October- Day shift is smoothing out, I am adjusting and things don't seem so bad anymore. I think I was getting depressed from lack of sleep on my night shift stint. I like most of the families and there is a rhythm to the business of the day. I don't have that dread feeling when I go to work anymore.
November- I don't know what has happened to me or when it happened, but I like my job. I like the challenge and I like taking care of the sickest babies. I sometimes leave work worrying that I forgot to do or chart something and I fear getting a nasty gram in email over it. I decide that I am a big girl and if I get a nasty gram, so be it, it will only improve my practice.
December- I feel confident some days. I still suck at starting IV's, but I am an expert at developmentally appropriate positioning. I still get little inklings of worry that I forgot something at work but I have made the decision that I am not going to worry. I do the best I can every day and I am only human. My primary from the summer came to see me and bring me a Christmas card, she is a chubby bundle of smiles, I wish I could kiss her fat little cheeks. I was so touched that her family made the effort to come to my job on a day I was working to be sure I could see their child. How wonderful is that, what a gift, it may have been the best Christmas gift I received this year. Our breakroom has been transformed into a cookie and candy palace. Every surface is covered with treats brought by current and past families. It is overwhelming, both emotionally and on the waistline. It is hard to believe that this job has such an impact on people. I guess it isn't just 'a job.' I can't imagine leaving this magical place. I became a nurse because I love people. There is no way I am leaving. If I leave and go work somewhere else how will I know how all the babies are doing? I love being a nurse.
The biggest lesson I learned this year is that being a good nurse doesn't mean you have all the answers or know how to do everything. Being a good nurse means that you care about what you are doing, are courageous enough to own your mistakes, and humble enough to ask questions when you don't know something or for help when you need it. The ability to leap tall buildings would be a plus, I plan on working on that during my second year of nursing.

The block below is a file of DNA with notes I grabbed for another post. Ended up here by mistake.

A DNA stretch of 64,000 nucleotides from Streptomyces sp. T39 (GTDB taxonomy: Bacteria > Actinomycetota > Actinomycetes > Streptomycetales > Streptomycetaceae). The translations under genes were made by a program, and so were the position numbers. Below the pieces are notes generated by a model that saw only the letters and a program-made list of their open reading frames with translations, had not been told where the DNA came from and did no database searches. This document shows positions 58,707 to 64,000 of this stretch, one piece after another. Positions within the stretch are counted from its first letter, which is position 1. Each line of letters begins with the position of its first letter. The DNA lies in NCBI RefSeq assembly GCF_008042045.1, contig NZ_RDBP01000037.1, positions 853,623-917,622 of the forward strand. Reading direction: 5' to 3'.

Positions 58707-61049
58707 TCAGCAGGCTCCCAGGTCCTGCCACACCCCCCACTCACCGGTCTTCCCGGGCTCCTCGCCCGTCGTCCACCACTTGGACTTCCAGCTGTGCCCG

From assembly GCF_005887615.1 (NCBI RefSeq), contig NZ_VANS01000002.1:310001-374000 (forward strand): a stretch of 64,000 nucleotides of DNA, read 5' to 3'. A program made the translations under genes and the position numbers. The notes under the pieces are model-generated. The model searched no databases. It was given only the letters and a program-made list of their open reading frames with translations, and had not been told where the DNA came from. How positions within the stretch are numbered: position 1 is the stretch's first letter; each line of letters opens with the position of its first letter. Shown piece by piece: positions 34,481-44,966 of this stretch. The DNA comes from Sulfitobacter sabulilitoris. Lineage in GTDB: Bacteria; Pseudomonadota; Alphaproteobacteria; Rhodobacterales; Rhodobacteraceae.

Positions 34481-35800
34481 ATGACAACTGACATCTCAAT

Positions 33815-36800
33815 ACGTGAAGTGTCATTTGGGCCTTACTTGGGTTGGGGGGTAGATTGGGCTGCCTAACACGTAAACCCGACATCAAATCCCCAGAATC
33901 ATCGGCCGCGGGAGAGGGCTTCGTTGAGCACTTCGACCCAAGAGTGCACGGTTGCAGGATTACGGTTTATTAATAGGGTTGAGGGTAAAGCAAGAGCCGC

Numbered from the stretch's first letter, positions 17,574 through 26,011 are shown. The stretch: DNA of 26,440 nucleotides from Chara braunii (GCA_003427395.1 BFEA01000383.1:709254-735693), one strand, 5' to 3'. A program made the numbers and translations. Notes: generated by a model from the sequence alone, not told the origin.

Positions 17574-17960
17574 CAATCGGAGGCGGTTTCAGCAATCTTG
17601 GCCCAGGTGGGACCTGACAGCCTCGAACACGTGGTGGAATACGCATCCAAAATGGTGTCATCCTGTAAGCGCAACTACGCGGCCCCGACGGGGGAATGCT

I have noticed that working in the NICU I use my nose a lot. You can tell what a kid may be growing by the way they smell and you know what they are eating by the way their diapers smell.
I sometimes laugh when I am charting a diaper change. I never knew that 50K and 4 years of college would qualify me to examine baby poop with an eagle eye and to know when to show it to others.
WeeBabyRN, I know it's scary the first few times you get a baby out. I found if I get all of my lines in position first and get everything set with mom or dad first, then I seem speedier in getting them up. We will usually disconnect them from the vent and inline suction before we move them over to the waiting parent, and in that cast, you can't be very slow. If the baby doesn't like being disconnected or has a high PEEP, then it goes a bit slower .
We encourage kangarooing, stable babies without umbi lines can kangaroo daily. They must be held for an absolute minimum of one hour, we prefer at least 90 mins. They go back when they start exhibiting signs they are getting stressed with their situation (as listed above by Prmenrs). I've had parents kangaroo for four hours. We have recliners and use the nursing stools that Prmenrs posted the picture of. If a parent decides to recline, then they get completely into position before the RT (in the case of an intubated baby) and I place the baby on their chest, and they stay reclined while we put the baby back when the session is over. We clip the vent tubing to the parents' gown or shirt in two places and check on the position of the baby and parent frequently (but quietly) to make sure they are not moving too much. We discourage talking at all during the kangaroo time, the whole point is for it to be very peaceful and I've seen babies get very upset if the parent speaks. I don't know if it is the reverberation or what, but many don't seem to like it. Also when most people talk, they have a tendency to move their arms or hands to express themsleves, it's an unconscious thing and then, whoops! There goes the ETT.
All of these things (parent in place first, clipping tubing in two places, checking on them frequently, discouraging talking) have helped decrease our unplanned extubations during kangarooing
I'm confused by this comment. This statement implies to me that your unit does not kangaroo unless the baby is really really sick? Or are you saying that you've found that when a parent is allowed to hold/kangaroo they have trouble grasping the fact their baby is a sick infant in an ICU and can still get very ill and possibly die. If the latter is the case, I kind of get what you are saying. It's like trying to tell a parent that just because the baby (possibly a 25 weeker) is here doesn't mean it is fine to hold and touch and stroke and give them a bottle right away. But I've found that if you educate the parents correctly about the concepts behind kangaroo care and it's benefits for ill babies, generally they don't seem to have unrealistic expectations. There are always those exceptions who think that no matter what or how sick the baby is, they should be able to hold.
Advertise With Us